Researchers from Harvard Medical School and Duke University claim to have created a novel method for 3D printing within the human body by using ultrasonic waves to irradiate an injectable biocompatible ink.
The team’s study expands on a previously created photo-sensitive ink that hardens when exposed to light beams, as described in a recent publication published in the journal Science. This allows scientists to gradually assemble complex biological structures.
However, a statement regarding the research states that light can only reach a few millimeters into the tissue of a particular patient. On the other hand, sound waves may go far farther.
With the new method known as “deep-penetrating acoustic volumetric printing” (DVAP), scientists may be able to restore broken bones or even faulty heart valves without resorting to invasive open surgery.
“DVAP uses the sono-thermal effect, which happens when sound waves are absorbed and raise the temperature to solidify our ink,” coauthor Junjie Yao, an associate professor of biomedical engineering at Duke University, said in a statement.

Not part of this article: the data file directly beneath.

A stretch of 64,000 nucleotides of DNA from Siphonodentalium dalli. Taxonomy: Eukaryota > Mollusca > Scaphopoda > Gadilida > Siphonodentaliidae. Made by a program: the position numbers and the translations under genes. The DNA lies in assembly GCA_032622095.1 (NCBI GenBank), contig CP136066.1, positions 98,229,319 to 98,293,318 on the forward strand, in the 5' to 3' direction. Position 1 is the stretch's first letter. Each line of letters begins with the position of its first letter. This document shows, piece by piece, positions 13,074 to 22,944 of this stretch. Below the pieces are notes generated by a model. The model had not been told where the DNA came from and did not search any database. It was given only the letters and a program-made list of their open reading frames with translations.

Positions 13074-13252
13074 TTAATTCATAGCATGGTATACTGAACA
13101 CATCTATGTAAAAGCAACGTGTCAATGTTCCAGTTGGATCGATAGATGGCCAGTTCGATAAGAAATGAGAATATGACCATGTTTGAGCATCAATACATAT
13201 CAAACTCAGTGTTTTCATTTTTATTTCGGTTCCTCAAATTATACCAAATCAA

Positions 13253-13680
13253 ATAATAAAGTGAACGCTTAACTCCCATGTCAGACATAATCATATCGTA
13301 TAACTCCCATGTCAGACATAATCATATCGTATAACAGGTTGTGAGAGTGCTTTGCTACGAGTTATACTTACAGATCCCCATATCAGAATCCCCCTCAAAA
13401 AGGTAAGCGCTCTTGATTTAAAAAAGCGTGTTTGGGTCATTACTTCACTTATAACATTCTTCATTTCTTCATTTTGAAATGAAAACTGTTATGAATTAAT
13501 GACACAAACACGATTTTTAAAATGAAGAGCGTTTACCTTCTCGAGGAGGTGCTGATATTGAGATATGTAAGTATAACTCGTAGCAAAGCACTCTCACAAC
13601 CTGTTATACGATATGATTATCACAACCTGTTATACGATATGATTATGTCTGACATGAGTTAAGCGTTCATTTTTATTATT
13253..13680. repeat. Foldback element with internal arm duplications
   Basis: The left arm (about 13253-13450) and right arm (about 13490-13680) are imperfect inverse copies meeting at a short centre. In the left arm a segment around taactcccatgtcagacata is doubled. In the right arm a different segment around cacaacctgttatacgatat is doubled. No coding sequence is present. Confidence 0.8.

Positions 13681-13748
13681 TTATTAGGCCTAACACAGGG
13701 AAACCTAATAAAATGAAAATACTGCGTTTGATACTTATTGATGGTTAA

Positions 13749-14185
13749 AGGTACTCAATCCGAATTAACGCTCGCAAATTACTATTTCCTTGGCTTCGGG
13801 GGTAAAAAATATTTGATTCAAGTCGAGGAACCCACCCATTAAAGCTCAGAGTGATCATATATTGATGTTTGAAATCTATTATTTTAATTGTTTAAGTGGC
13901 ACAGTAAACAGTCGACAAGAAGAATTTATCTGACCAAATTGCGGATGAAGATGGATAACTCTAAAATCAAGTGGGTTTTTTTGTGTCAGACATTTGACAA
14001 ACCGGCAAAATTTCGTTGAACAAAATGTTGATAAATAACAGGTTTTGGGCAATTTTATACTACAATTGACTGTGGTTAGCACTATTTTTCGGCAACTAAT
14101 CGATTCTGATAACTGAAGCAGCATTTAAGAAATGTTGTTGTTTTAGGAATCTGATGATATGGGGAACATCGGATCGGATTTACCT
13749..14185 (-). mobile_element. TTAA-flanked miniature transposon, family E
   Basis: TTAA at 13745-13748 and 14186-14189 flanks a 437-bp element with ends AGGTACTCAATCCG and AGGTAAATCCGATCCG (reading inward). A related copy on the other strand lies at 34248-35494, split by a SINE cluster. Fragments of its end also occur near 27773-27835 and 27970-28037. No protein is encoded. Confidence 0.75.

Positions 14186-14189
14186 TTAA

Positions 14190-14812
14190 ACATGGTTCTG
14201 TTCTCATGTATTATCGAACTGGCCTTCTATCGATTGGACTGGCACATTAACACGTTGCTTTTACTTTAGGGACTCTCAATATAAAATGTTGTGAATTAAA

“Ultrasound waves can penetrate more than 100 times deeper than light while still spatially confined, so we can reach tissues, bones and organs with high spatial precision that haven’t been reachable with light-based printing methods,” Yao said.
The biocompatible “sono-ink” may be used to form complicated structures by hardening it in place after it reaches the desired location using a specialized ultrasonic probe.
Y. Shrike Zhang, coauthor and associate bioengineer at Harvard’s Brigham and Women’s Hospital, stated in the statement that “the ink itself is a viscous liquid, so it can be injected into a targeted area fairly easily, and as you move the ultrasound printing probe around, the materials in the ink will link together and harden.”
“Once it’s done, you can remove any remaining ink that isn’t solidified via a syringe,” Zhang stated.
The best part is that the scientists were able to create new forms of their “sono-ink,” such as more flexible and pliable heart valves and sturdy scaffolds that resembled bones.
The researchers created a unique structure to seal off a portion of a goat’s heart and prevent blood from collecting inside the organ in a series of three tests. Without any issues, the tissue toughened and securely attached to the tissue. The group also took care of a chicken leg’s internal bone problem.
Additionally, the researchers showed how a unique hydrogel for sono-ink may release a chemotherapeutic medication into a liver gradually.
However, as usual, much more study is needed before we can say with certainty if the same technology may be used to humans.
“We’re still far from bringing this tool into the clinic, but these tests reaffirmed the potential of this technology,” Zhang stated in the announcement. “We’re very excited to see where it can go from here.”